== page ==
Shock and Awe

July 31, 2006

 

By: Paul Krugman

 

For Americans who care deeply about Israel, one of the truly nightmarish things about the war in Lebanon has been watching Israel repeat the same mistakes the United States made in Iraq. It’s as if Prime Minister Ehud Olmert has been possessed by the deranged spirit of Donald Rumsfeld.

Yes, I know that there are big differences in the origins of the two wars. There’s no question of this war having been sold on false pretenses; unlike America in Iraq, Israel is clearly acting in self-defense.

But both Clausewitz and Sherman were right: war is both a continuation of policy by other means, and all hell. It’s a terrible mistake to start a major military operation, regardless of the moral justification, unless you have very good reason to believe that the action will improve matters.

The most compelling argument against an invasion of Iraq wasn’t the suspicion many of us had, which turned out to be correct, that the administration’s case for war was fraudulent. It was the fact that the real reason government officials and many pundits wanted a war — their belief that if the United States used its military might to “hit someone” in the Arab world, never mind exactly who, it would shock and awe Islamic radicals into giving up terrorism — was, all too obviously, a childish fantasy.

And the results of going to war on the basis of that fantasy were predictably disastrous: the fiasco in Iraq has ended up demonstrating the limits of U.S. power, strengthening radical Islam — especially radical Shiites allied with Iran, a group that includes Hezbollah — and losing America the moral high ground.

What I never expected was that Israel — a nation that has unfortunately had plenty of experience with both war and insurgency — would be susceptible to similar fantasies. Yet that’s what seems to have happened.

There is a case for a full-scale Israeli ground offensive against Hezbollah. It may yet come to that, if Israel can’t find any other way to protect itself. There is also a case for restraint — limited counterstrikes combined with diplomacy, an effort to get other players to rein Hezbollah in, with the option of that full-scale offensive always in the background.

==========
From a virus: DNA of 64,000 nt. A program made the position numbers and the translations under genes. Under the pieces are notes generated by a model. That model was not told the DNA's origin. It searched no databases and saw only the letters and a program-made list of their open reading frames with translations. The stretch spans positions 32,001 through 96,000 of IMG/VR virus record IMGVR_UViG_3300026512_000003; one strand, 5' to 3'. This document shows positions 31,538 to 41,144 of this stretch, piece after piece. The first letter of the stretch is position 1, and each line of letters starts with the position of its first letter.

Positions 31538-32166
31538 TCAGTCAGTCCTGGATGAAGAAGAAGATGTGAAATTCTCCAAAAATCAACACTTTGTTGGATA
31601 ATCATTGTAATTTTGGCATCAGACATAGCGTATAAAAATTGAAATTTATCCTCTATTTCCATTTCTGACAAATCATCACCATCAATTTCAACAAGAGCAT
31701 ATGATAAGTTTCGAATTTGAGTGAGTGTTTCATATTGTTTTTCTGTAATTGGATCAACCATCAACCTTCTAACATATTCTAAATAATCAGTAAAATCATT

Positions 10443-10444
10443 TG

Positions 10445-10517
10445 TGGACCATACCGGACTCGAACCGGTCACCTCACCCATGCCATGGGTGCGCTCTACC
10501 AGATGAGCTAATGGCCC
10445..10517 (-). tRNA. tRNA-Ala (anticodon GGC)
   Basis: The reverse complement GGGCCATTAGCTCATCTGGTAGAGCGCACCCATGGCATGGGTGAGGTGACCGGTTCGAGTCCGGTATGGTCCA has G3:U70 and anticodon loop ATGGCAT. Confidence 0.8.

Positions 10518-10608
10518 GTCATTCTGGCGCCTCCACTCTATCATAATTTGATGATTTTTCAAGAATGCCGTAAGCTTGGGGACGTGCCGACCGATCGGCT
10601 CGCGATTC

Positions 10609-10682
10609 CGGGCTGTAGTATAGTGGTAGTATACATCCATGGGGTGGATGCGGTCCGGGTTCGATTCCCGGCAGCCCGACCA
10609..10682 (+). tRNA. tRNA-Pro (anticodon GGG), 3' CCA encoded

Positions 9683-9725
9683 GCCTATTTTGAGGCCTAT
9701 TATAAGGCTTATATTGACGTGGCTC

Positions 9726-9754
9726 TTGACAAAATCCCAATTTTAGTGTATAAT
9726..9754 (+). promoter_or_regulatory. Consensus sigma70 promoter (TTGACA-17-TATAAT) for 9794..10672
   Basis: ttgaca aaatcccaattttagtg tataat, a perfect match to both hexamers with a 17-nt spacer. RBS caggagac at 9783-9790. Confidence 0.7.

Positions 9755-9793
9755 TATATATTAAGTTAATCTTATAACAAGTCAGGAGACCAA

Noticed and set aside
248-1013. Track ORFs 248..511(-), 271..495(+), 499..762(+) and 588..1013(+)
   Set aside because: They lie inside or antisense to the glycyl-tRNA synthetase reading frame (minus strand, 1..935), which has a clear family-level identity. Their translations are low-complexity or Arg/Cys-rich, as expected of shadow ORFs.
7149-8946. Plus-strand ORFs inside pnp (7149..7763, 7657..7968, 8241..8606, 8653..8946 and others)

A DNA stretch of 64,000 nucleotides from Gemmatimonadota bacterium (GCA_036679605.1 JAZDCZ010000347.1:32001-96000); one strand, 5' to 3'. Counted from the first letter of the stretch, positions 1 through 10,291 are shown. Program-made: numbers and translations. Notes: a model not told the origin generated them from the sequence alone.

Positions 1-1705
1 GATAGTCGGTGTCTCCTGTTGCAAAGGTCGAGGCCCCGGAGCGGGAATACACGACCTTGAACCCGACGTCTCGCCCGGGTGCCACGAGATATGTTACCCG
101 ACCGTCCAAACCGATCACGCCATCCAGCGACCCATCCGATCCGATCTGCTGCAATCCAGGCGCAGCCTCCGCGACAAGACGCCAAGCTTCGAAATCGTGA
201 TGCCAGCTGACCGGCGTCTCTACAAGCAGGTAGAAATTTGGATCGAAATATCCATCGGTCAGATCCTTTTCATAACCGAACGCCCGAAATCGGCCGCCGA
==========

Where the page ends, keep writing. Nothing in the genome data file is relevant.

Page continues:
But the actual course Israel has chosen — a bombing campaign that clearly isn’t crippling Hezbollah, but is destroying Lebanon’s infrastructure and killing lots of civilians — achieves the worst of both worlds. Presumably there were people in the Israeli government who assured the political leadership that a rain of smart bombs would smash and/or intimidate Hezbollah into submission. Those people should be fired.

Israel’s decision to rely on shock and awe rather than either diplomacy or boots on the ground, like the U.S. decision to order the U.N. inspectors out and invade Iraq without sufficient troops or a plan to stabilize the country, is having the opposite of its intended effect. Hezbollah has acquired heroic status, while Israel has both damaged its reputation as a regional superpower and made itself a villain in the eyes of the world.

Complaining that this is unfair does no good, just as repeating “but Saddam was evil” does nothing to improve the situation in Iraq. What Israel needs now is a way out of the quagmire. And since Israel doesn’t appear ready to reoccupy southern Lebanon, that means doing what it should have done from the beginning: try restraint and diplomacy. And Israel will negotiate from a far weaker position than seemed possible just three weeks ago.

And what about the role of the United States, which should be trying to contain the crisis? Our response has been both hapless and malign.

For the moment, U.S. policy seems to be to stall and divert efforts to negotiate a cease-fire as long as possible, so as to give Israel a chance to dig its hole even deeper. Also, we aren’t talking to Syria, which might hold the key to resolving the crisis, because President Bush doesn’t believe in talking to bad people, and anyway that’s the kind of thing Bill Clinton did. Did I mention that these people are childish?

Again, Israel has the right to protect itself. If all-out war with Hezbollah becomes impossible to avoid, so be it. But bombing Lebanon isn’t making Israel more secure.

As this column was going to press, Israel — responding to the horror at Qana, where missiles killed dozens of civilians, many of them children — announced a 48-hour suspension of aerial bombardment. But why resume that bombardment when the 48 hours are up? The hard truth is that Israel needs, for its own sake, to stop a bombing campaign that is making its enemies stronger, not weaker.

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